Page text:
You can see the results at Mozilla’s download stats page.
A few weeks ago, Apple’s Hyperwall was awe-inspiring as a piece of visual art, but it was less impressive as a piece of real-time data integration, because the data was delayed five minutes from the app store.
SQLstream gathers data from Mozilla’s download centers around the world, assigns each record a latitude and longitude, and summarizes the information in a continuously executing SQL query. Data is read with sub-second latencies, and then aggregated (using SQLstream’s streaming GROUP BY operator) into summary records each describing a second of activity.
A server-side Java program reads the data using JDBC, serializes it as JSON, and transmits it to all connected web clients. Clients render the charts using the Canvas tag, newly introduced in HTML 5. The results are very impressive visually, but to a back-end guy like myself, the plumbing is impressive too.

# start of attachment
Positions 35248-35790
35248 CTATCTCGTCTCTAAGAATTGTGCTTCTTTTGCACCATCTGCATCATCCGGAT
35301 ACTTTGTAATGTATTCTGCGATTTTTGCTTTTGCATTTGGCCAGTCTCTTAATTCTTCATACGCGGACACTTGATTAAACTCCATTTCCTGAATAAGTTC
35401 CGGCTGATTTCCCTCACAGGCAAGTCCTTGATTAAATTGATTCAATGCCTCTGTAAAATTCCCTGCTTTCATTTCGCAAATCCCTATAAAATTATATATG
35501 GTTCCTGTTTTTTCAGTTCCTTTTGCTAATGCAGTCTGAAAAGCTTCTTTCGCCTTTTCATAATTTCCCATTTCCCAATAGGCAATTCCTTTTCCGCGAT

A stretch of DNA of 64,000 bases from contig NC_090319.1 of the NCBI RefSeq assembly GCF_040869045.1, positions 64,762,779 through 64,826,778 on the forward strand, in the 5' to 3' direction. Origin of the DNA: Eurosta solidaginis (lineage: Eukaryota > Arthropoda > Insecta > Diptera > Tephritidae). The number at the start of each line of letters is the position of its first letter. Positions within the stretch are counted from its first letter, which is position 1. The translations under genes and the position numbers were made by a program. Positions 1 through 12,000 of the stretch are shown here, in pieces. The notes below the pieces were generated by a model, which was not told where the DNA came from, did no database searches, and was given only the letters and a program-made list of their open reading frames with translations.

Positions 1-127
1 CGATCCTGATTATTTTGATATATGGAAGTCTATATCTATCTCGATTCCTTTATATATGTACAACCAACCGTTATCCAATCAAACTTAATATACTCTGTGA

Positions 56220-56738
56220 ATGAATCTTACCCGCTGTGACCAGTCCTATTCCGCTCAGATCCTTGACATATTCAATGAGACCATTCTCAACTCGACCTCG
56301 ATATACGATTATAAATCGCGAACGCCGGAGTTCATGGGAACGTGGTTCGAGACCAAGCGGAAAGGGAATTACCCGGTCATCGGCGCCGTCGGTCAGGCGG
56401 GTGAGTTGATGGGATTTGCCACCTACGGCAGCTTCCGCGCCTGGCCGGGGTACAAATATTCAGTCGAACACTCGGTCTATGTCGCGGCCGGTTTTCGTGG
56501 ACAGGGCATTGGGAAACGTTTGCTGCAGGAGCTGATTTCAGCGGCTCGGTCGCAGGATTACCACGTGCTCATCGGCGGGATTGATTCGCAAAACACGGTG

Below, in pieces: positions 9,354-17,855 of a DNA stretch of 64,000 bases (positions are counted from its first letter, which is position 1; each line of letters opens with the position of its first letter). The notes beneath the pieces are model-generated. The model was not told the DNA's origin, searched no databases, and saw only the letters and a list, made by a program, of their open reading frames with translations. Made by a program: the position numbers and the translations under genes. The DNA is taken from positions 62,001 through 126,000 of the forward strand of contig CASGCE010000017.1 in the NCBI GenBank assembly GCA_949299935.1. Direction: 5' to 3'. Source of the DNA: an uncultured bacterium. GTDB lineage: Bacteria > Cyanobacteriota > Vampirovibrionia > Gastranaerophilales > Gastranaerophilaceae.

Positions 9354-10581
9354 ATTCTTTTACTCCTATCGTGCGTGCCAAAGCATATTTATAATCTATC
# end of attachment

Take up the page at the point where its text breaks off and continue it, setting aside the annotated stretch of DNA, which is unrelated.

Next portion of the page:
The amazing thing is that SQLstream makes this so easy. Our official company blurb talks about “shortening data integration projects from months to weeks”, but this project took just a couple of days of work.
By the way, don’t try to view the page in Microsoft’s Internet Explorer. Ten years ago, Internet Explorer led the charge to enhance the capabilities of the web browser, introducing dynamic HTML (DHTML), XML handling in the browser, ActiveX controls and other capabilities, but those days are over. With HTML 5 there is a renaissance in web standards; Firefox is leading the pack, with other ‘modern’ browsers such as Safari, Opera and Chrome not far behind.